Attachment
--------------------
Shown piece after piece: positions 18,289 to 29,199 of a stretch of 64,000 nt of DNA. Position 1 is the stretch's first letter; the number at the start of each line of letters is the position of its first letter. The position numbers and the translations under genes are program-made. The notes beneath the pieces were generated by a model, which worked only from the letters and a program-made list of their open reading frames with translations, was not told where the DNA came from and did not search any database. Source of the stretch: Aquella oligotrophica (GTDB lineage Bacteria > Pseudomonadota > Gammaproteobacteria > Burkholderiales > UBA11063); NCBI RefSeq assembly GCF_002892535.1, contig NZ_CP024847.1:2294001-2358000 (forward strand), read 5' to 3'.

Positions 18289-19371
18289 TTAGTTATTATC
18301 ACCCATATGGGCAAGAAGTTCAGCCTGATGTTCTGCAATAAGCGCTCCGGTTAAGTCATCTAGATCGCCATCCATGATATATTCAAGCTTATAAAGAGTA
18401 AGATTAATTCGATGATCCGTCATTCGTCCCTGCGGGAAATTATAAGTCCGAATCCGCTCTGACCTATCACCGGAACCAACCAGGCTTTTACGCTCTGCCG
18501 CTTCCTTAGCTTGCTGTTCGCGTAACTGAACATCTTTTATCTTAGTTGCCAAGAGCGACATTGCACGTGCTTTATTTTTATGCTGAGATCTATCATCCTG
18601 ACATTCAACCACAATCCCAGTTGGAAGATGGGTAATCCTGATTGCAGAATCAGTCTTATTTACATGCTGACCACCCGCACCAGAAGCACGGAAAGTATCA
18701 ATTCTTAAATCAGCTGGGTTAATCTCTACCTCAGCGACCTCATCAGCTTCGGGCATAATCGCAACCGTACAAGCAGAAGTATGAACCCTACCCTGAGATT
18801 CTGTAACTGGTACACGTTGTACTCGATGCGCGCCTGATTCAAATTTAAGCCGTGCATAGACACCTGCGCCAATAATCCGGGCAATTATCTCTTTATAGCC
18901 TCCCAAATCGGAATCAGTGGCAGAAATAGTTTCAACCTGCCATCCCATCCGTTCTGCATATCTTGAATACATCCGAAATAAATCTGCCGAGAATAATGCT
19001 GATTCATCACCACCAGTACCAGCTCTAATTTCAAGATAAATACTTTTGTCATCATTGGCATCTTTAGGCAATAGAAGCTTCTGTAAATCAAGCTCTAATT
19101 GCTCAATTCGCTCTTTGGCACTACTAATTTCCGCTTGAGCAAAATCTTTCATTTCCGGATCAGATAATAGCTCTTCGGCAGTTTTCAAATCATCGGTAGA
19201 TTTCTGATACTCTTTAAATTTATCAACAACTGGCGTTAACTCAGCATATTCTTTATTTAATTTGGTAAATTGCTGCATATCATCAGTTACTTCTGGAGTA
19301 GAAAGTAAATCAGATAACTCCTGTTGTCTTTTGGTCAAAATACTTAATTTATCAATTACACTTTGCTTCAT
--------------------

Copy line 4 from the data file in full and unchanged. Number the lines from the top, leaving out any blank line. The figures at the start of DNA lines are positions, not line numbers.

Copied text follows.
18301 ACCCATATGGGCAAGAAGTTCAGCCTGATGTTCTGCAATAAGCGCTCCGGTTAAGTCATCTAGATCGCCATCCATGATATATTCAAGCTTATAAAGAGTA